Georgia’s New Distracted Driving Law- A Matter of Respect

Starting July 1st Georgia motorists will be required to put their smartphones down while driving or risk being ticketed. Georgia’s new distracted driving law was a reaction to the astronomical increase in Georgia traffic fatalities from 2014-2016, more than 30%, as compared to the national increase of about 14%. While safety was properly the focus of the discussions leading to passage of the law, legislators, the governor’s office, highway safety officials and the public may have overlooked another reason favoring passage. That reason has more to do with Georgia values than safety or the threat of being ticketed.

Since my 21 year-old daughter Casey was killed by a distracted driver I have given about 20 distracted driving talks in Georgia and spoken with thousands of teens and adults. I have been very impressed with how polite and respectful Georgians have been. With all due respect to my fellow northerners, Georgians beat them hands-down when it comes to courtesy and respect. Treating others with respect means that we value and treat them like we would like to be treated ourselves. That is why it was particularly shocking to me when I was in Georgia and saw so many drivers using their phones while driving. Distracted driving is dangerous and risky, but isn’t it also disrespectful?

Studies show that most of us are now more afraid of being in a crash caused by a distracted driver than a drunk driver. Yet, despite those concerns, many Georgia drivers will hold their smatphones to text, e-mail and use apps. It’s okay if we do it but we don’t want the guy in the car alongside of us to do it. How does a society that prides itself on courtesy and respect reconcile having so many drivers who put their selfish needs first, before the safety of everyone else on the road?

More than 75% of Georgia teens I speak with raise their hands when I ask them if their moms and dads drive distracted. All Georgia parents raise their hands when I ask them if they would do anything to keep their children safe. But when asked to keep their hands up only of they don’t drive distracted with their kids in the car all those hands come down.

Children whose parents drive distracted are more than twice as likely to also drive distracted. Teaching our children to drive safely requires us to be the drivers we want our children to be. Communicating to our children that respect for others includes when driving will only be effective if mom and dad are not perceived to be hypocrites.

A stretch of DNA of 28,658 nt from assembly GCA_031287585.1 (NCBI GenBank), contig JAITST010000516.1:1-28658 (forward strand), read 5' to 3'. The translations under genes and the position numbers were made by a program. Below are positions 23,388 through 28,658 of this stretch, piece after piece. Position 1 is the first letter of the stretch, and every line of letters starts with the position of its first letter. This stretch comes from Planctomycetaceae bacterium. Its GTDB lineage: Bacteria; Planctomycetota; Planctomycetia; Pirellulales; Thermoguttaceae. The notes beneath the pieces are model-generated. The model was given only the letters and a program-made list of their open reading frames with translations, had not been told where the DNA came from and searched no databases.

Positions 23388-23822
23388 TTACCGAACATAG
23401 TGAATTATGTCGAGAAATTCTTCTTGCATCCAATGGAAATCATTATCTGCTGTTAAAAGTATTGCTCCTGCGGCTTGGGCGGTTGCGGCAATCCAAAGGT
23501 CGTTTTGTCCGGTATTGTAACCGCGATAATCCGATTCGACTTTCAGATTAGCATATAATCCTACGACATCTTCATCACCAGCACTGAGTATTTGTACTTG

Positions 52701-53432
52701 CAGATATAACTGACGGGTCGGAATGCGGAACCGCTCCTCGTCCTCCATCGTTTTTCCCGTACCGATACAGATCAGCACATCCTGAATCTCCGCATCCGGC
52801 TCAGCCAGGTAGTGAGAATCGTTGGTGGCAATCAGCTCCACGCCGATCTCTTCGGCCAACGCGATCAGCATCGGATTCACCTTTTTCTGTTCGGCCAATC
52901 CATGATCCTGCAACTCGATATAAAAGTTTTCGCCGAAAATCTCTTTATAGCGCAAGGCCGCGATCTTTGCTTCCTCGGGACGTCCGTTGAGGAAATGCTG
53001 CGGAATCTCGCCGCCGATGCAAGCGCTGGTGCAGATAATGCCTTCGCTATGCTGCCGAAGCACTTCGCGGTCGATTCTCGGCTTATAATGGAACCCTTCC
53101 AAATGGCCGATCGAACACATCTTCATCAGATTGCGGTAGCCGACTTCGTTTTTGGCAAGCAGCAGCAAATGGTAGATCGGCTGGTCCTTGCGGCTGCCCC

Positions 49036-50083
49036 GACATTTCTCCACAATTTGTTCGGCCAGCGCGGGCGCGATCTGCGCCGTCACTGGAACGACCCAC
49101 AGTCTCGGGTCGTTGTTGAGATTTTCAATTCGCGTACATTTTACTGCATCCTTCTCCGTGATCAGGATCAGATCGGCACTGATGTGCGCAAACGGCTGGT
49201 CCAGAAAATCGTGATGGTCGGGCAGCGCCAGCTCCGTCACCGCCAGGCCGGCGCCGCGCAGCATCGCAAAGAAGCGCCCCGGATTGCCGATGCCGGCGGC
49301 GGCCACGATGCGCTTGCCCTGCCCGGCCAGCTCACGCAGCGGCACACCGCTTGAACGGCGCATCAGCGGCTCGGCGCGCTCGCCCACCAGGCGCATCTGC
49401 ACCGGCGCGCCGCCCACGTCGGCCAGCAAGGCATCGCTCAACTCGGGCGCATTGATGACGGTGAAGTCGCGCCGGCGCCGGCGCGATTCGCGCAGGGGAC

If we won’t stop driving distracted because it’s risky, maybe we can stop driving distracted because it’s selfish and disrespectful. Studies show the vast majority of distracted drivers will stop driving distracted if asked to do so by someone they care about. Asking our drivers to drive safer, telling them we don’t feel safe when they drive us, or that we feel disrespected when they spend as much time looking at their phones as the road, can change behaviors.

I drove distracted all the time before Casey was killed. It was her death that caused me to change the way I drive. It shouldn’t have to take a tragedy for all of us to change the way we drive.

Georgians should use the new law as an opportunity to conform their driving behaviors to their beliefs and values. When we get behind the wheel of a car we shouldn’t toss our respect for others out the window. Treating others the way we would like to be treated when we are driving will help keep all Georgians safe, especially our children.

Joel & Casey, Dec. 2008 Joel & Casey, Dec. 2008
*Joel Feldman is the father of the late Casey Feldman and founder of the Casey Feldman Foundation and its sponsored project, He has been a practicing attorney for 34 years and a shareholder in the law firm of Anapol Schwartz in Philadelphia. He received a masters in counseling in 2013 and speaks throughout the U.S. and Canada to teens and adults, changing attitudes and behaviors through the science based, End Distracted Driving program. Joel also provides death notification training to law enforcement and the medical community. Joel can be reached at